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Autism Directory

Level Playing Field recognises the need to raise awareness of all disabilities and as a commitment to this, we as a charity often undertake training and CPDs from experts to assist us in raising the real-life experience of disabled sports fans across the disability spectrum.

On March 2nd as a part of #WeeksOfAction, Level Playing Field staff were fortunate enough to take part in an online webinar from ‘The Autism Directory’.

The charity is based in Wales and covers the UK, with a vision of:

“A society where those with autism are accepted as equals and form an integral part of their communities, pursuing their ambitions, supporting themselves as much as they can and have a life which they enjoy waking up to each day.”

The webinar provided the background on autism sharing some of the barriers that someone on the spectrum may face and how these can be overcome with practical tips.

The second part of the session was focused on the real-life experience of attending live sport from the perspective of someone with Autism. They shared their views and matchday routine, outlining clearly what assisted their matchday and what made it challenging.

Some insight we drew from the sessions in making stadia more accessible for fans with Autism:

  • A greater level of information about the whole matchday experience (including arriving and leaving) helps to reduce some of the anxiety.
  • Stewards and matchday staff training to assist fans has a big impact.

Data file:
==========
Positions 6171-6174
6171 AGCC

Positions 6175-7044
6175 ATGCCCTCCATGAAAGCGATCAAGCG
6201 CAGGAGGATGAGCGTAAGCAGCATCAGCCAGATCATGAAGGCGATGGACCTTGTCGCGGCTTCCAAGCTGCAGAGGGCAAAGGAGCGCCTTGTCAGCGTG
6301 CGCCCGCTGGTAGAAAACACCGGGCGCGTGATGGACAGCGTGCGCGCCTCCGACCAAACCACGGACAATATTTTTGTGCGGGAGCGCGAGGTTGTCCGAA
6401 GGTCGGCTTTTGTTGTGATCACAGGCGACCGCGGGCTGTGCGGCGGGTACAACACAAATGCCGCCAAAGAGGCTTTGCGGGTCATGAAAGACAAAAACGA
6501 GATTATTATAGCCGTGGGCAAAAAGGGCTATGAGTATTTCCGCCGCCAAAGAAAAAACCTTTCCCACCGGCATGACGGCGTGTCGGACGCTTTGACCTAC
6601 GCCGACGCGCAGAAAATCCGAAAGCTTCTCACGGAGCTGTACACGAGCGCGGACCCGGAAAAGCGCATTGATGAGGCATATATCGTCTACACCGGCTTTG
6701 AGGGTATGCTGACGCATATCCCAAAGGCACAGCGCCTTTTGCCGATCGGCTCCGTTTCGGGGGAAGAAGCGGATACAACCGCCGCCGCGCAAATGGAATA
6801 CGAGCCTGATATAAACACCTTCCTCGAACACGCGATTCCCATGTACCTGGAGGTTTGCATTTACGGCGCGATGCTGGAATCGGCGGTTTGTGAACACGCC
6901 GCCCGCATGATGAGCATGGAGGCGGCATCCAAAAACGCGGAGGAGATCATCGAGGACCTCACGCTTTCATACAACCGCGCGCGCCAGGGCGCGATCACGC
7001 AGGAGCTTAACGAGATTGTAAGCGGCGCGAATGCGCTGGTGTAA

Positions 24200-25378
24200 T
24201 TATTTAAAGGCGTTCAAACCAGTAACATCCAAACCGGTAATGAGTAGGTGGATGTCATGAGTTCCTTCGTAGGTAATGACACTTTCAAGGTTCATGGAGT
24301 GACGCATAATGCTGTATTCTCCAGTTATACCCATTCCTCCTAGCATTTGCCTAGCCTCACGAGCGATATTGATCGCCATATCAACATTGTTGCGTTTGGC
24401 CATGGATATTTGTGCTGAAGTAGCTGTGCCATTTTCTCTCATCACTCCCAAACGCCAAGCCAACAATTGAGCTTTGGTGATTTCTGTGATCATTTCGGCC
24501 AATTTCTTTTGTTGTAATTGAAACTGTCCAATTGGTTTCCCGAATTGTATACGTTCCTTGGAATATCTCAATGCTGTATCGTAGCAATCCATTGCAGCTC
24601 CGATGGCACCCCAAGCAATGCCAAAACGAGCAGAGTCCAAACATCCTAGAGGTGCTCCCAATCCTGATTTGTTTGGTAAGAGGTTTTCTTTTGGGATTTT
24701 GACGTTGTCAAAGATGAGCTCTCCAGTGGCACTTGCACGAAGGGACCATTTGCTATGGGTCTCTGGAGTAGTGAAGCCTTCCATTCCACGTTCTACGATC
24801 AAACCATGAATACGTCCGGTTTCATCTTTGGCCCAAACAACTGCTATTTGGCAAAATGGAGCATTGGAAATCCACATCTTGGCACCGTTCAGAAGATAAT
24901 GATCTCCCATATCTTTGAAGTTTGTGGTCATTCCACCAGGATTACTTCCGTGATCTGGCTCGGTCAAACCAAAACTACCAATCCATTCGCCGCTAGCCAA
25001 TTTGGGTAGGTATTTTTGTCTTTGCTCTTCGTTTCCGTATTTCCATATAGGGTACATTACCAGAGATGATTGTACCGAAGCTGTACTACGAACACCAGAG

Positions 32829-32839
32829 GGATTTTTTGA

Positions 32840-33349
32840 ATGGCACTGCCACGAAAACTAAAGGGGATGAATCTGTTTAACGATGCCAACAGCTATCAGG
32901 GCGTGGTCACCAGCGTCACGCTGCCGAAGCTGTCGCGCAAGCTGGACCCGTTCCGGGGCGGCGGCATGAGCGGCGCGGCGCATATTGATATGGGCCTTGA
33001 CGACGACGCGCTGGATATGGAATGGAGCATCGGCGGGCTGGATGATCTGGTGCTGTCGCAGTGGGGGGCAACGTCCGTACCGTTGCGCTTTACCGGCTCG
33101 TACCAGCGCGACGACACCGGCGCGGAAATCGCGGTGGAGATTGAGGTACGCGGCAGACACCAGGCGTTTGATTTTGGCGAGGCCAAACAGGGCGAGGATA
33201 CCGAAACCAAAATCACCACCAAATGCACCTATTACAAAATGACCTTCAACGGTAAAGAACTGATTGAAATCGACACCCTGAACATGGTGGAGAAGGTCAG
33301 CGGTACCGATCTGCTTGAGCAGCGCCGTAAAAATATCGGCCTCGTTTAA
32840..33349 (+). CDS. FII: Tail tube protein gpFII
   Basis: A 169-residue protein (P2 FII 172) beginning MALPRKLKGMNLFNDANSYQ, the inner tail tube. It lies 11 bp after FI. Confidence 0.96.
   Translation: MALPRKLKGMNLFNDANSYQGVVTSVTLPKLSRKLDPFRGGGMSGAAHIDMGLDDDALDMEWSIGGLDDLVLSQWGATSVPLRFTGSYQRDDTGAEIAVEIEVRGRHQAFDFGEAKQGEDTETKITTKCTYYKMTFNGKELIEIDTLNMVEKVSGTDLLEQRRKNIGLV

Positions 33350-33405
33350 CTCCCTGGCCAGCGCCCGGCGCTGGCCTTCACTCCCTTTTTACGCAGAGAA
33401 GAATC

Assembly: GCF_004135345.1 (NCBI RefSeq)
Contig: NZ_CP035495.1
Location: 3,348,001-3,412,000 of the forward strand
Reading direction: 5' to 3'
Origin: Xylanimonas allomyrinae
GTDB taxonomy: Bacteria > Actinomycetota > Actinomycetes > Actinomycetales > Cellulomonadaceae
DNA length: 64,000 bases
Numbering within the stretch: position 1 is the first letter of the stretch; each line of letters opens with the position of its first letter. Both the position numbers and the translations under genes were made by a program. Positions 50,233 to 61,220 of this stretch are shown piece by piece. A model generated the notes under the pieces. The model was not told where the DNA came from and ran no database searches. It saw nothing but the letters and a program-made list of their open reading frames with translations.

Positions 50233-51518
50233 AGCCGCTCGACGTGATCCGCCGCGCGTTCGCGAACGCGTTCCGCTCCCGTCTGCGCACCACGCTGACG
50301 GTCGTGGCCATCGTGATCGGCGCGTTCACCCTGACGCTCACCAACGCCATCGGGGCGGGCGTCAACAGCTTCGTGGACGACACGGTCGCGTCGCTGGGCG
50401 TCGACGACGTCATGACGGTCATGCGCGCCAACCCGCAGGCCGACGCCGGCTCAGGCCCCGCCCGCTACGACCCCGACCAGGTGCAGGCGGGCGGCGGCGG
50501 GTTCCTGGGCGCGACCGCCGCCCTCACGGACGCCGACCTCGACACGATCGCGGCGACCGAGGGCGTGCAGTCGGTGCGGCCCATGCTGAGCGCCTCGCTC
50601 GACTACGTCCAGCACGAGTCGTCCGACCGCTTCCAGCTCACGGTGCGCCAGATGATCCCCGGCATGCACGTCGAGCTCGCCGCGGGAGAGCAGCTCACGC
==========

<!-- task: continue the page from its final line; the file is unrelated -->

• Having a designated point of contact for fans to get in touch with key questions.

Owain Davies, Level Playing Field Chief Executive said: “We recognise that disability is a diverse spectrum including autism. In most cases there isn’t a one size fits all solution to providing better access. It is important to have an open dialogue with fans and to be available for questions and answers.  Having The Autism Directory deliver this insightful webinar was important for us to strengthen our knowledge to better inform clubs and other stakeholders on what good access for fans with Autism looks like.

The landscape of access and inclusion is an evolving nature, the current minimum standards should be seen as just that – an absolute minimum and we need to aim much higher. To see progress and development we need to learn, respond, and innovate our provision and practices. Through webinars such as this along with engaging with disabled fans on a regular basis we will achieve this.”